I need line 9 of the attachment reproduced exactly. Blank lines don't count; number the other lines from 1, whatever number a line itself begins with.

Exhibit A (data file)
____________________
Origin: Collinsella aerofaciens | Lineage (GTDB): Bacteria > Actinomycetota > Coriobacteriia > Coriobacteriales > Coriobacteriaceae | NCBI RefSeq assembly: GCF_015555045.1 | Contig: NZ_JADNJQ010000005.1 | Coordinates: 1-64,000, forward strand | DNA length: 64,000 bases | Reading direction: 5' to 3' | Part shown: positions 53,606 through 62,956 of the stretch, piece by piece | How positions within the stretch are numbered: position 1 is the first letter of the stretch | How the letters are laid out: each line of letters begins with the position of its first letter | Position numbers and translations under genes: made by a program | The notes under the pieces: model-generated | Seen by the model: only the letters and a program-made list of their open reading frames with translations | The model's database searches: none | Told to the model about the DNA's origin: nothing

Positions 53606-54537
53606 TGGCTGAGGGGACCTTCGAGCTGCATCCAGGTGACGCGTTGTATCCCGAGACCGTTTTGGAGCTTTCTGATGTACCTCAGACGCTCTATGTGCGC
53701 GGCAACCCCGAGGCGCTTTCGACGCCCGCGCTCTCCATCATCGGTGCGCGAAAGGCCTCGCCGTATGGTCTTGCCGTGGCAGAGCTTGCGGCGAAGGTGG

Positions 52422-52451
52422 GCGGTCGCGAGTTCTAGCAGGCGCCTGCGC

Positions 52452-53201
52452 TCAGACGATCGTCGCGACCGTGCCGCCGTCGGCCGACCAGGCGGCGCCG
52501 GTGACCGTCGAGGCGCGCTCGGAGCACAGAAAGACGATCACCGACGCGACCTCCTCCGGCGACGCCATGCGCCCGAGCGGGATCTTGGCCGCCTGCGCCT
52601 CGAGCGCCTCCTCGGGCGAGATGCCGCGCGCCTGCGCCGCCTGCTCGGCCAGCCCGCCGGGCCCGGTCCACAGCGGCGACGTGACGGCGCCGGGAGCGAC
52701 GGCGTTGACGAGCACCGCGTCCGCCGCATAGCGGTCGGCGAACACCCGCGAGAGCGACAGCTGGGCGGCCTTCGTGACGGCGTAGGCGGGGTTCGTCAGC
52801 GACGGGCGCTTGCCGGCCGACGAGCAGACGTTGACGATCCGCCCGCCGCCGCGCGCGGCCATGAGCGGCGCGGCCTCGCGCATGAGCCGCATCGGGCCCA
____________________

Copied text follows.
52501 GTGACCGTCGAGGCGCGCTCGGAGCACAGAAAGACGATCACCGACGCGACCTCCTCCGGCGACGCCATGCGCCCGAGCGGGATCTTGGCCGCCTGCGCCT